Repost and Comment: The Honest Frustration of a Relief Volunteer

She only wanted to help.  But those in charge felt it was necessary to repack aid from overseas into their own packaging.  And then repack other goods sent by a rival agency.  Another appalling insight into what happens to many items sent by international organizations.

I felt ashamed to those countries whose efforts and their sense of urgency were undermined by the Philippine government who put their donations on hold, because what hasn’t yet been repacked isn’t considered counted.

Cherrey Mae Pancho Bartolata


The relief goods sent from Indonesia which were in packed pouches and ready for distribution had to be unpacked, re-sorted and segregated as assigned to us in our volunteer work. I couldn’t understand why it shouldn’t be sent to the typhoon victims right away. Almost all of us volunteers couldn’t understand why there wasn’t any sense of urgency and that the ‘ready-to-go’ goods were being delayed. And among those goods that we had already segregated, some had to be taken out from the sacks again because we were told that they shouldn’t be in a sack that had the label DSWD – they should have been in the sack that had the label NFA (National Food Authority). This was another cause of delay.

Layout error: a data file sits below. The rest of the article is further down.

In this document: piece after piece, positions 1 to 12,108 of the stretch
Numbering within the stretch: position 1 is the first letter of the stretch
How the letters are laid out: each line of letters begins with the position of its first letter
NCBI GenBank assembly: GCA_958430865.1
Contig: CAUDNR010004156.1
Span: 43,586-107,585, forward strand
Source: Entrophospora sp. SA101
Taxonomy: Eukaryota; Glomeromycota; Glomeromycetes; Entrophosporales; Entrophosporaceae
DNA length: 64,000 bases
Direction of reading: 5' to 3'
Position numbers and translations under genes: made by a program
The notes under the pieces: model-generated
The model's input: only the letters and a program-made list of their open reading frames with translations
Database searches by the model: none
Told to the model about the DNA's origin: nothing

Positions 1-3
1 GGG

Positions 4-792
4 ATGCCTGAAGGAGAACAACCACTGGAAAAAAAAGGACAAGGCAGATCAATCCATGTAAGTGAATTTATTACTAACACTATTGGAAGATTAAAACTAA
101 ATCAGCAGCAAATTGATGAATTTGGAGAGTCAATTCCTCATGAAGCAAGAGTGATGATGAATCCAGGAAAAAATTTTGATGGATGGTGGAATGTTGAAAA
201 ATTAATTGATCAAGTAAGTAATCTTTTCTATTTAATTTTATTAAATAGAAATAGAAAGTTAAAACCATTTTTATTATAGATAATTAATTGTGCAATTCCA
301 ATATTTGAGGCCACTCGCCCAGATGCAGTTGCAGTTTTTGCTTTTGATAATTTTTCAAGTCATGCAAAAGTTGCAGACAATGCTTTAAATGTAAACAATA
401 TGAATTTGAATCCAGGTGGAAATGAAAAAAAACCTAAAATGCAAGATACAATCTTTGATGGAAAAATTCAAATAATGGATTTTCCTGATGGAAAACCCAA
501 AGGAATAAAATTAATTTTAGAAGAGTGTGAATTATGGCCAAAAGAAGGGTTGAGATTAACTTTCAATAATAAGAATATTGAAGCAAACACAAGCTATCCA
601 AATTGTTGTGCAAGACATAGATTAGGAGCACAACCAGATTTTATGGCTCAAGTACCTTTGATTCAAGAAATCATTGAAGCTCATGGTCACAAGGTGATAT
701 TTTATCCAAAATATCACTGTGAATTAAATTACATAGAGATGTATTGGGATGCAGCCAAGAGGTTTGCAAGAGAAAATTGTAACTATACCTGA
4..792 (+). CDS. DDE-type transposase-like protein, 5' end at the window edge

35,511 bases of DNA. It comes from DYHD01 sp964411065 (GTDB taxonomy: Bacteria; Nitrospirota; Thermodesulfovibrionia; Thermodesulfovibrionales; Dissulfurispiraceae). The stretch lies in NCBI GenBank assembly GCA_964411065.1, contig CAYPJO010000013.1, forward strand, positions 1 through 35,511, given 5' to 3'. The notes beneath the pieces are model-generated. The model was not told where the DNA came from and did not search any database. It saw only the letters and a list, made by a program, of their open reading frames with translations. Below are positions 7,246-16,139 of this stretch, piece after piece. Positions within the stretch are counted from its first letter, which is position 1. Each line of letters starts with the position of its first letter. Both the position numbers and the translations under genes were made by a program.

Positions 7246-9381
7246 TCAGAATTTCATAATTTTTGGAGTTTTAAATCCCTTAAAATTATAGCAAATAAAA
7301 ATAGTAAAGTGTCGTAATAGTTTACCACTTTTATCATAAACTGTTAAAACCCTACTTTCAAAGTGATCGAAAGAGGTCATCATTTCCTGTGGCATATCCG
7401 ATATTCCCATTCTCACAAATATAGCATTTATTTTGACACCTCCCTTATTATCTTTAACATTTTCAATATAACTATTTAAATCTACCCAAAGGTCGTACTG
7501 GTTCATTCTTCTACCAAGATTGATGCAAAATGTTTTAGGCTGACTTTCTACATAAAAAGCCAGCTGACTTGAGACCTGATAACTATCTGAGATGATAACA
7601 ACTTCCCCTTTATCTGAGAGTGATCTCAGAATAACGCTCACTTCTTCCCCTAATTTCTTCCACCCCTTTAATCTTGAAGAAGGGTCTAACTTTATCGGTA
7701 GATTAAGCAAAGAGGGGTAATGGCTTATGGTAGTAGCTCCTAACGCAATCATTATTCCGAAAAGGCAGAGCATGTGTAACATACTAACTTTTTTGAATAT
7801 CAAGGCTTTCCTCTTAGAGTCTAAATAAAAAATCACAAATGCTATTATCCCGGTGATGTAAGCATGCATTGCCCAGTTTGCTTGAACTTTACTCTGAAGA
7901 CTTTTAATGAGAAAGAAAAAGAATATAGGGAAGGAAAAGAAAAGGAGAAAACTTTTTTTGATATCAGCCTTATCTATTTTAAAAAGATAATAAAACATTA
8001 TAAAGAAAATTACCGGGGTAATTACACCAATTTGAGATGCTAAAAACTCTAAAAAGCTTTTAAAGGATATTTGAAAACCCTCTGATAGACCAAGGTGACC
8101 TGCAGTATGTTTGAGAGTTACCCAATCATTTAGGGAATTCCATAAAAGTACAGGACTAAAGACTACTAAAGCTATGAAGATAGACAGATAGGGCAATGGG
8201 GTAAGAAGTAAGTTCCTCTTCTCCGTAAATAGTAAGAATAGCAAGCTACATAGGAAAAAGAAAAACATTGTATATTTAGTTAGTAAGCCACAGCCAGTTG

View Cherrey Mae Pancho Bartolata’s story in the original article at:

Aid Withheld in Tacloban (exclusive photo provided to Path 2 Us)
Aid Withheld in Tacloban (exclusive photo provided to Path 2 Us)
Bags passed out by Path 2 Us campaigner Melvin Samaniego have no room for labels!
Bags passed out by Path 2 Us campaigner Melvin Samaniego have no room for labels!

Lesson learned, I will no longer volunteer for the government. It is better to volunteer in the private sector.

Cherrey Mae Pancho Bartolata

We created www.Path2.Us to bypass this reprehensible behavior.  The campaigns we support are grass roots volunteers who are doing this because they simply want to help.  Notice in the photo above that the bags used by Melvin and Leilan Samaniego don’t even have any space for labels.   In fact, their family passes out relief aid to the people of Tapaz, Capiz often times without even giving out their names.  When asked where the food came from, Leilan’s brother, Father Lenjenie Arcan simply remarked, “It came down from heaven.”   Indeed it has, father.

This generous couple are only two out of several campaigners on our site who we are so proud to help support.  All these groups not only are trustworthy people, but are thoughtful enough to post photos showing our donors how their money is being used to aid those in need!

Learn more about Melvin and Leilan’s work in Tapaz, Capiz.

As of this writing, our campaigns finance the efforts of heroic men and women bringing relief to areas such as Tacloban, Leyte; Maribojoc, Bohol and Bantayan Island, Cebu.  We will post and support campaigns from any disaster zone worldwide.  Our motto for the Philippines is: “We Must Not Forget A Single Barangay”*

See all our current campaigns.


*A barangay is a district, roughly equivalent to a city council ward or parish in the United States.

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